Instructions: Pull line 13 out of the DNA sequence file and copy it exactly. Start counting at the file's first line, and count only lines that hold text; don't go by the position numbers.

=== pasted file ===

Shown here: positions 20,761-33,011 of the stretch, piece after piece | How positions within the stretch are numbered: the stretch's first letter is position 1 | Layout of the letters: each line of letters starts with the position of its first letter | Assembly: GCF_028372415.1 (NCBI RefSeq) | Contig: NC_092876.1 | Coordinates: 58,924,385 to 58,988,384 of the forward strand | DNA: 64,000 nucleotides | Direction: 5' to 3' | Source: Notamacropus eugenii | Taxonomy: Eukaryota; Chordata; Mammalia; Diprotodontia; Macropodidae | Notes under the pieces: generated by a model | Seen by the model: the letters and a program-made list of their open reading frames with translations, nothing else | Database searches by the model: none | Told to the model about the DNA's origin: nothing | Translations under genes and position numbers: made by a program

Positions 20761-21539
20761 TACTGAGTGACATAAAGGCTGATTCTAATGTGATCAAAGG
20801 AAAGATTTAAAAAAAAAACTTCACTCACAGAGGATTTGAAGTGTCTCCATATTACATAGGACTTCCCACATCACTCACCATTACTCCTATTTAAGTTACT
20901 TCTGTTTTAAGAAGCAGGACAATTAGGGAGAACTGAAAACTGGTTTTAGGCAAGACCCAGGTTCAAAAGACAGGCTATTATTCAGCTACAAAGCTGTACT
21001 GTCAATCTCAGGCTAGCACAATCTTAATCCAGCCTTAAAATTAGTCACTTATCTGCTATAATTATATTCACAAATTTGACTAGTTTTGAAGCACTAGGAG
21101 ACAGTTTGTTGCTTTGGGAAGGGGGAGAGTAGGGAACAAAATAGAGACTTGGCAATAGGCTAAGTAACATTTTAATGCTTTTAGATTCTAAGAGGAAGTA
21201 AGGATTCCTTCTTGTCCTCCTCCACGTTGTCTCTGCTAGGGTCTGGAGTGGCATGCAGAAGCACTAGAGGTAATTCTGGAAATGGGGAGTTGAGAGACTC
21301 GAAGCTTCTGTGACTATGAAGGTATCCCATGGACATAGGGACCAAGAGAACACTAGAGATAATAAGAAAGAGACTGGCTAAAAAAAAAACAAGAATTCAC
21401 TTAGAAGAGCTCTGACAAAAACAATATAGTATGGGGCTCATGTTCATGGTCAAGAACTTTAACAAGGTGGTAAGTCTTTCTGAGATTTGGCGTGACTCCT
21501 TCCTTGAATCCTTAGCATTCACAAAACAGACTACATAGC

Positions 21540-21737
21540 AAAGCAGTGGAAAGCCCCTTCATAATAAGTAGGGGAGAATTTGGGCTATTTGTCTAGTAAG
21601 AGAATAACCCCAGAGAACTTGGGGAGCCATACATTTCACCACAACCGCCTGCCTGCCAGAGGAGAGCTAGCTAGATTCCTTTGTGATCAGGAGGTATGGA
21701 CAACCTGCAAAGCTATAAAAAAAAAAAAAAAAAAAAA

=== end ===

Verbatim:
21540 AAAGCAGTGGAAAGCCCCTTCATAATAAGTAGGGGAGAATTTGGGCTATTTGTCTAGTAAG